The gap between the Democrats’ proposed $2.2 trillion relief package and the White House’s $1.8 trillion offer may look relatively small, in the grand scheme of things. But an agreement on the aid that many say is needed to keep the economic recovery on track seems remote despite frenzied talks in recent days.

Here’s a quick catch-up on the back and forth, courtesy of today’s DealBook newsletter:

Oct. 6: “I have instructed my representatives to stop negotiating until after the election,” Mr. Trump tweeted. A few hours later, he said he was willing to sign stand-alone bills that would finance stimulus checks, small-business loans and airline aid. Jerome H. Powell, the Federal Reserve chair, warned of “tragic” consequences if no stimulus was forthcoming. The S&P 500 fell 1.4 percent.

Oct. 7: “Move Fast, I Am Waiting To Sign!” Mr. Trump tweeted at Nancy Pelosi, the House speaker. The S&P rose 1.7 percent.

Oct. 8: Analysts start pricing in better odds of a deal getting done. The S&P rose 0.8 percent.

Oct. 9: “Covid Relief Negotiations are moving along. Go Big!” Mr. Trump tweeted. He said he was inclined to be more generous than either Democrats or Republicans, but Mitch McConnell, the Senate majority leader, said a deal was “unlikely in the next three weeks.” No matter: The S&P rose 0.9 percent, ending a tumultuous week with a gain of about 4 percent.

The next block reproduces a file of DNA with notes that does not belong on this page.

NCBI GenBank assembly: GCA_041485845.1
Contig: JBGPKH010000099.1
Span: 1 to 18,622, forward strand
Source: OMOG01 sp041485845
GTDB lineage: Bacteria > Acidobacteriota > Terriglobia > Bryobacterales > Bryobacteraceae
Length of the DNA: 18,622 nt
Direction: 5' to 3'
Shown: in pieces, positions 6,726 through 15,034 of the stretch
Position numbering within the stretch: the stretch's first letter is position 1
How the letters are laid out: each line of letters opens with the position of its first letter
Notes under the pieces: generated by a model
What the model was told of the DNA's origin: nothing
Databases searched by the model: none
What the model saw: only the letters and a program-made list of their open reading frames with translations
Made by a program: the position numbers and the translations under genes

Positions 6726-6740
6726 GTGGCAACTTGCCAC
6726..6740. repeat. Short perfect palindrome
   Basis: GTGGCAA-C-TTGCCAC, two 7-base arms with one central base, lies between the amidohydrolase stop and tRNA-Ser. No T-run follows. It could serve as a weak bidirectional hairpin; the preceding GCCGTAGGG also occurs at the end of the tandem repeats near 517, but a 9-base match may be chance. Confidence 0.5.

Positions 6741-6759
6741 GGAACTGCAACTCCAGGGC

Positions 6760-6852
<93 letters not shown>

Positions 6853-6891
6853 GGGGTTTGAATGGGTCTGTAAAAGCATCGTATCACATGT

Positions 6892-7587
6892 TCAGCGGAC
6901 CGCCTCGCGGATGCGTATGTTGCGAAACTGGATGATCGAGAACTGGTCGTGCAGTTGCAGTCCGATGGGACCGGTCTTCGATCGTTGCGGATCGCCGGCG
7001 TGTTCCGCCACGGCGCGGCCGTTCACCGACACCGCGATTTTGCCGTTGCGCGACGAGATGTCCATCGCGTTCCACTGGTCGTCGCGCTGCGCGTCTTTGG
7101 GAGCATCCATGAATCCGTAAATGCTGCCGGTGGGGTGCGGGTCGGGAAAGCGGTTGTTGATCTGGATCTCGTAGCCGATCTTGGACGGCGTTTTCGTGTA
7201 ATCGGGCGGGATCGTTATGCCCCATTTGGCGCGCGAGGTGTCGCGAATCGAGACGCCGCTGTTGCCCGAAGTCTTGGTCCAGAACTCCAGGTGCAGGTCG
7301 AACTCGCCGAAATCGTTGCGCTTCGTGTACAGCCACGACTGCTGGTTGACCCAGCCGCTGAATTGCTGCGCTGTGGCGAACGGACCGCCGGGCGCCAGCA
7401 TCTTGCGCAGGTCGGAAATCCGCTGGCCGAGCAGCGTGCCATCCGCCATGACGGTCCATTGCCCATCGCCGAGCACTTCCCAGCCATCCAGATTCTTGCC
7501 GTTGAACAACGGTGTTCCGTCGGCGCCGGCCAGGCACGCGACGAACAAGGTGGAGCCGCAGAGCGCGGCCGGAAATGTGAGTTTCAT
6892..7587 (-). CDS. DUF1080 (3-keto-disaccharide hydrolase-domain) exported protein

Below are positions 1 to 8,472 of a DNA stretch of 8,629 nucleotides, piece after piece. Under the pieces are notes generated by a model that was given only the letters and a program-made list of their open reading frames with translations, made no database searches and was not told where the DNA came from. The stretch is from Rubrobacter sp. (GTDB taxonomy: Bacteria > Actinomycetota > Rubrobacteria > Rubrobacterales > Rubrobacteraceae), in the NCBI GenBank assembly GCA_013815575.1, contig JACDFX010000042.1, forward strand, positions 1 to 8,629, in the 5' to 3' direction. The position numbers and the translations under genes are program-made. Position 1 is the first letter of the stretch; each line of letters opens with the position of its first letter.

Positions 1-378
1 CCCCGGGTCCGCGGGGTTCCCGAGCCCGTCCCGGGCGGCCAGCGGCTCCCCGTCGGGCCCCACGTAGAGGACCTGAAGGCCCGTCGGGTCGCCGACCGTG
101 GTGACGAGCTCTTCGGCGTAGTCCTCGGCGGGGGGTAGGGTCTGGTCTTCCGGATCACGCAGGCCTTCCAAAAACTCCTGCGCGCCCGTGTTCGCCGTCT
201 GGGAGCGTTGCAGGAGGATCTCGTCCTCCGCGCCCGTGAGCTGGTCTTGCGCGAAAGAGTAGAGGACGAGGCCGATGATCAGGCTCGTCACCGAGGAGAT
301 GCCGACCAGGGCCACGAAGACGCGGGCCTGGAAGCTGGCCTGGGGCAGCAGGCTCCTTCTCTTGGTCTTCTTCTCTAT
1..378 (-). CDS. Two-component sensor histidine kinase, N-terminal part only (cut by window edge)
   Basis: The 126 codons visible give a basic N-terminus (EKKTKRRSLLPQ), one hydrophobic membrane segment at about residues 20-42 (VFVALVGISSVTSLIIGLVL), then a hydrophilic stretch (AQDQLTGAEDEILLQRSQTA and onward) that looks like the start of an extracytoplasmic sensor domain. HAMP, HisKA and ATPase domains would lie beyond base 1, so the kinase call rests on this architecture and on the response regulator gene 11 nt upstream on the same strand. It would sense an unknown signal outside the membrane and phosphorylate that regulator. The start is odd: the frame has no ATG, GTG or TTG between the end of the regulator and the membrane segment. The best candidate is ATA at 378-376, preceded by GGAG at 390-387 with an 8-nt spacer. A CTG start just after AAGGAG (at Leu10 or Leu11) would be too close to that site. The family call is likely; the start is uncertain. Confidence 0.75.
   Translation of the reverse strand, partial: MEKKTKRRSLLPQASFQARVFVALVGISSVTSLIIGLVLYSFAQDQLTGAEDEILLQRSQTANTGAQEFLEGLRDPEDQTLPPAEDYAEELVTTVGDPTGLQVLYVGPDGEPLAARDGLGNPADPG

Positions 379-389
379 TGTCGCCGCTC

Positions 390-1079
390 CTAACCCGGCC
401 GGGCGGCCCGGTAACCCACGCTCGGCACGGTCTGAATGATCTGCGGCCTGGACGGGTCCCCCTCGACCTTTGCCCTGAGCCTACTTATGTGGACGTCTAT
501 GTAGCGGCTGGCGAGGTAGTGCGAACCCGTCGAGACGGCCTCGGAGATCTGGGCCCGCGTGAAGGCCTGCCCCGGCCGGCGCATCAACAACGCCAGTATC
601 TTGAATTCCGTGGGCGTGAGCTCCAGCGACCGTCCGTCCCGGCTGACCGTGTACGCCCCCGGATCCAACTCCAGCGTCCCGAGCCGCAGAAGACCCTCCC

Oct. 10: Ms. Pelosi wrote a letter calling Republican proposals “insufficient,” although she remained “hopeful” that a deal could be struck. For their part, some Senate Republicans complained that a big spending package could cost them seats among fiscally conservative voters.

Oct. 11: The White House chief of staff, Mark Meadows, and Treasury Secretary Steven Mnuchin wrote to lawmakers urging them to “come together and immediately vote on a bill,” tapping unused funds from the first round of stimulus. Ms. Pelosi wrote another letter saying that talks were at an “impasse,” with disagreements over the nature of the aid rather than the size of the bill. On Fox News, Mr. Trump said “Republicans want to do it” and blamed Ms. Pelosi for the stalemate.

Oct. 12: At the time of writing, stock futures are up in premarket trading. Hope springs eternal.

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